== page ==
With some 9,500 credit and nearly 10,000 non-credit students enrolled each semester, Baltimore City Community College ranks as one of the city's foremost work force-enhancement institutions. A two-year college offering 34 associate's degree and 25 certificate programs as well as nine associate's degree transfer programs, BCCC consistently turns out students who are qualified, certified in their respective fields and ready to go to work.
The school was founded as a part of the Baltimore public school system in 1947, and was known as Baltimore Junior College. In 1967 the college became a department of the city and was given a new name: Community College of Baltimore. Then, in 1992, the school evolved again, becoming a state-funded institution and taking on its present name.
With its open-admissions policy, the school attracts a mixed bag of full- and part-time learners, including both high school graduates looking for professional certifications and adult learners hoping to enhance their job skills and earnings potential.
BCCC operates three campuses: One on Liberty Heights Avenue, one downtown on East Lombard Street and one at Reisterstown Plaza Center. One of the highlights of the Liberty Heights campus is the Life Sciences Building. Opened in 1997, this $18.5 million, 81,000-square-foot structure houses state-of-the-art classrooms, science laboratories, computer facilities and faculty offices. The Main Building and classrooms have also been upgraded as part of a three-phase renovation. The smaller downtown campus is home to classrooms and continuing-education programs, and the school's Business and Continuing Education Center.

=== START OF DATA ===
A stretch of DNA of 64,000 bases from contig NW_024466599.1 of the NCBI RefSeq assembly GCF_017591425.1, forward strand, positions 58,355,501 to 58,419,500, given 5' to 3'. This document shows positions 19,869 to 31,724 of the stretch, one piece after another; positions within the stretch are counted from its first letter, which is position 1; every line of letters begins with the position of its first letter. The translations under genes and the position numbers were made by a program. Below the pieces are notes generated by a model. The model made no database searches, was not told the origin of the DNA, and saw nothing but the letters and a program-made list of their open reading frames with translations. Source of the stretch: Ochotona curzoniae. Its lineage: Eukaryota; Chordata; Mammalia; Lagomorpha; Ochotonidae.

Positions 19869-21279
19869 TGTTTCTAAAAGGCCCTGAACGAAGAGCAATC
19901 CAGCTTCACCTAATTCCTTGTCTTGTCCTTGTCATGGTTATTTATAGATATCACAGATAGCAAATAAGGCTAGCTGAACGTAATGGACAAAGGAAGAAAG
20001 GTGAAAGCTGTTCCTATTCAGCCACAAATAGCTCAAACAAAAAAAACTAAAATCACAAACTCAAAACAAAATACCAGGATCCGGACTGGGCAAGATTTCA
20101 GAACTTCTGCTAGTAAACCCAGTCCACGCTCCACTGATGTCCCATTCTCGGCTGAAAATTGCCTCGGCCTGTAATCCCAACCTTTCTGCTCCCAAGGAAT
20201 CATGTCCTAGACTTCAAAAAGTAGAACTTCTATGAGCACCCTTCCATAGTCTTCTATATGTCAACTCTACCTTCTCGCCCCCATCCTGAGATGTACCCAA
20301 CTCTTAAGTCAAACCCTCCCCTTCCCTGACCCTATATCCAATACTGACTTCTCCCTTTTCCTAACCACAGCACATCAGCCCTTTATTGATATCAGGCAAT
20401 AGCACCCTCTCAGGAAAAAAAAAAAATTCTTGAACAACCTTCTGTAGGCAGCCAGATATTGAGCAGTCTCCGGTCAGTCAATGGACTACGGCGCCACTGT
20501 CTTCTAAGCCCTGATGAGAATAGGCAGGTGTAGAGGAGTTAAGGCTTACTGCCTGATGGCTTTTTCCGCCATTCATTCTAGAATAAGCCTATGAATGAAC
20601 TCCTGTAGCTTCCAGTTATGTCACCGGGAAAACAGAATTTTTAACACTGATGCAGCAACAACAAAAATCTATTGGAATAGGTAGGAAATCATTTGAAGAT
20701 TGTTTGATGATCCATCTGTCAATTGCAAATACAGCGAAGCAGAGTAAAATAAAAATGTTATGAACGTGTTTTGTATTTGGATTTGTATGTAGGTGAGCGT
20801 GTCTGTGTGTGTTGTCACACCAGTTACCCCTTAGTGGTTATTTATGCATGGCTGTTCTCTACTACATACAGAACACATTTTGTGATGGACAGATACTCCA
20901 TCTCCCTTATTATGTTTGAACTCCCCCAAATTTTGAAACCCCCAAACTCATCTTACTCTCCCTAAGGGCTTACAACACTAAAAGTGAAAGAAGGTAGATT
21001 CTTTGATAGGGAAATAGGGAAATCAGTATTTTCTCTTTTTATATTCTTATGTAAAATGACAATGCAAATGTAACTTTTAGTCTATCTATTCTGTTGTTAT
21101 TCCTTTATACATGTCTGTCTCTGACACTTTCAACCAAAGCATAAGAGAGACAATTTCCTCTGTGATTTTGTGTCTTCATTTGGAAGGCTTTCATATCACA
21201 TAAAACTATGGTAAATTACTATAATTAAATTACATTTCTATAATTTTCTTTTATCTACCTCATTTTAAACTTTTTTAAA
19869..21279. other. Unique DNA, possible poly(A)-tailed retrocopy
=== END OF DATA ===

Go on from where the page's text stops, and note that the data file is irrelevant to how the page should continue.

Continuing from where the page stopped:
Academics here are geared toward the practical. Students can delve into such areas as business marketing, computer graphics, dental hygiene, emergency medical technology and apparel design, to name a few.
Student life at BCCC is rich and varied. The school competes in the National Junior College Athletic Association (NJCAA) and fields competitive teams in baseball, men's and women's basketball and women's volleyball. Student organizations include the Allied Human Services Club, Student Governance Board, Phi Theta Kappa Honor Society, Students Organized for Disability Awareness, computer club and literary club. Students also produce a monthly publication during the school year, The College Crier.
The college has a number of famous alumni, including Academy Award-winning film director Barry Levinson, local radio personality Randy Dennis and Maryland State Senator Joan Carter Conway.
In an effort to accommodate its large population of adult learners, the school operates the Clarence W. Blount Child Development Center, a day care center located on the grounds of the Liberty Heights campus. The center provides affordable child care to the children of students, faculty and staff.
In 2001, BCCC opened the Health Sciences and Wellness Center, whose staff includes a full-time registered nurse and medical assistant, and a part-time physician. This team provides low-cost medical services and also keeps students apprised of health screenings and other services offered by area health care providers.